After almost four centuries of being plundered and imposed upon by various foreign powers, you could forgive the average Taiwanese for being a little xenophobic. But we are a friendly bunch in general, and we don't mind helping out the old "big noses" if they are having trouble buying a pack of LongLifes in the local 7-Eleven or 10 dumplings at a roadside stall.
However, this kind of behavior may have to come to an end soon, as it seems as if the global community is getting the wrong impression of "Ilha Formosa."
It appears as if my beloved homeland, like my gal, Cathy Pacific -- until she met me of course -- has developed a reputation for being easy, a sort of Sisy Chen (陳文茜) of the international community.
Why, only last week there was a story on the China Post's Web site entitled "Dominican Republic considers relations with China," in which Dominican Foreign Minister Carlos Morales Troncoso was quoted as saying: "We are going to look at Taiwan's offers and we will see if Taiwan or China is better for the Dominican Republic."
Which, literally translated, means: "We will establish or keep relations with whoever offers us the most cash."
What cheek. And this is one of our supposedly long-term diplomatic "friends." With friends like these, who needs enemies?
This story was quickly followed by a piece from the Australian Broadcasting Corporation: "Northern Marianas looks to Taiwan for investment," talking about the governor of Saipan -- which isn't even a bloody country -- coming here looking for cash.
Then I noticed an article in The Hindu entitled "Hu to press Bush to contain Taiwan independence bid," concerning relations between the US, China and Taiwan, in which Taiwan is referred to as the "cash-rich island."
This got me worried, as with word traveling to India that Taiwan is loaded and a soft touch, don't expect it to be too long before some mysterious swami turns up in Taipei claiming to be a relative of Mahatma Gandhi and a representative of the Indian government, before walking out of the Ministry of Foreign Affairs with a suitcase full of cash in return for promises of re-establishing diplomatic relations with India, getting Taiwan into the WHO and making China's 800 missiles disappear.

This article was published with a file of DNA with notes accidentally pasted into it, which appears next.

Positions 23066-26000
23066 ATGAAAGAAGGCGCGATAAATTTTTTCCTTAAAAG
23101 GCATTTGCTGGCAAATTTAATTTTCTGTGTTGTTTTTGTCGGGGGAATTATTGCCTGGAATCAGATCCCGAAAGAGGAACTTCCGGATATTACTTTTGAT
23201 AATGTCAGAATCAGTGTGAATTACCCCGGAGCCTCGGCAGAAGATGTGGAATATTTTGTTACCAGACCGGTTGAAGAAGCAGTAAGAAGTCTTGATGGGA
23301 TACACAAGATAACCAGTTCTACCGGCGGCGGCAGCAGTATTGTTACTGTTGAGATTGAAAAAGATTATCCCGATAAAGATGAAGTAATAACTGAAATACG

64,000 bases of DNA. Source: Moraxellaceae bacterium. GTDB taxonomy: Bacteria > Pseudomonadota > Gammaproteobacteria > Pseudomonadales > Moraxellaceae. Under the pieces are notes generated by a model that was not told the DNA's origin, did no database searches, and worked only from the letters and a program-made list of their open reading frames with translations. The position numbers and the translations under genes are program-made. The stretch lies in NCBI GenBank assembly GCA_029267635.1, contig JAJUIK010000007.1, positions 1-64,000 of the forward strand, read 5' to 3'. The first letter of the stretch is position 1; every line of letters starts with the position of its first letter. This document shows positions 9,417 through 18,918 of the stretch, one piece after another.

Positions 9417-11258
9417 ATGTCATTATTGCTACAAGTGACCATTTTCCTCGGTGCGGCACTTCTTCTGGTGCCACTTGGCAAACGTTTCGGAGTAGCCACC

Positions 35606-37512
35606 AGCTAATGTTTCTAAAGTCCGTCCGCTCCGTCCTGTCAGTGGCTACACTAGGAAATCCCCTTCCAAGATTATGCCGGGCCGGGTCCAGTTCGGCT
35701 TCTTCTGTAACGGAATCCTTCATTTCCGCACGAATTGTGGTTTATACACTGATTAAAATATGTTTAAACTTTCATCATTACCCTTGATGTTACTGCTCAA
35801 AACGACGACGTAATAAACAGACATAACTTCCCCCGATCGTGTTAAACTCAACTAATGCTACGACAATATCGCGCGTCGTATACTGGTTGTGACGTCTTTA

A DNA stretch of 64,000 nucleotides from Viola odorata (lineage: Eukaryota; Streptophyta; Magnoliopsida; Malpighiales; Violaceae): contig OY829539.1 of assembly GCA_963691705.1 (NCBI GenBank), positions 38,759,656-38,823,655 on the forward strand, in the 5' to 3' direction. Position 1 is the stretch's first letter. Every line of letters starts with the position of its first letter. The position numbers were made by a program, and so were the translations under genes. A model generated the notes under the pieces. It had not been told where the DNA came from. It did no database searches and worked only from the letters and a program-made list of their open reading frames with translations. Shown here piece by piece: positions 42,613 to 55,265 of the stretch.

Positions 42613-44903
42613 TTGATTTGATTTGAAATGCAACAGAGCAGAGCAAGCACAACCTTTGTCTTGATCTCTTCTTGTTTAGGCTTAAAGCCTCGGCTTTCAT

While we are on the subject of sad old farts on foreign journeys, I couldn't write this week's column without a mention of former Chinese Nationalist Party (KMT) chairman Lien Chan's (連戰) trip to China.
But that's about all I want to say about it, as the wire copy about his trip was about as unremarkable as the man himself. But then what do you expect from someone who can put a political rally to sleep from a distance of 100 paces?
Lien's toadying to the Chinese leadership and his refusal to acknowledge the existence of the Republic of China (Taiwan) while visiting China would make old Generalissimo Chiang Kai-shek (蔣介石) turn in his grave -- if he had one.
I once went to Beijing on a short break with old Mama Neihu, but I didn't like it one bit. First of all, there was the language barrier. Everyone there rolled their "r's" so much it sounded like I was in a cheap western. Come to think of it, and since watching Ang Lee's (李安) latest flick, maybe that's why everyone kept calling me "comrade" (most worrying for a red-blooded Taiwanese male like myself).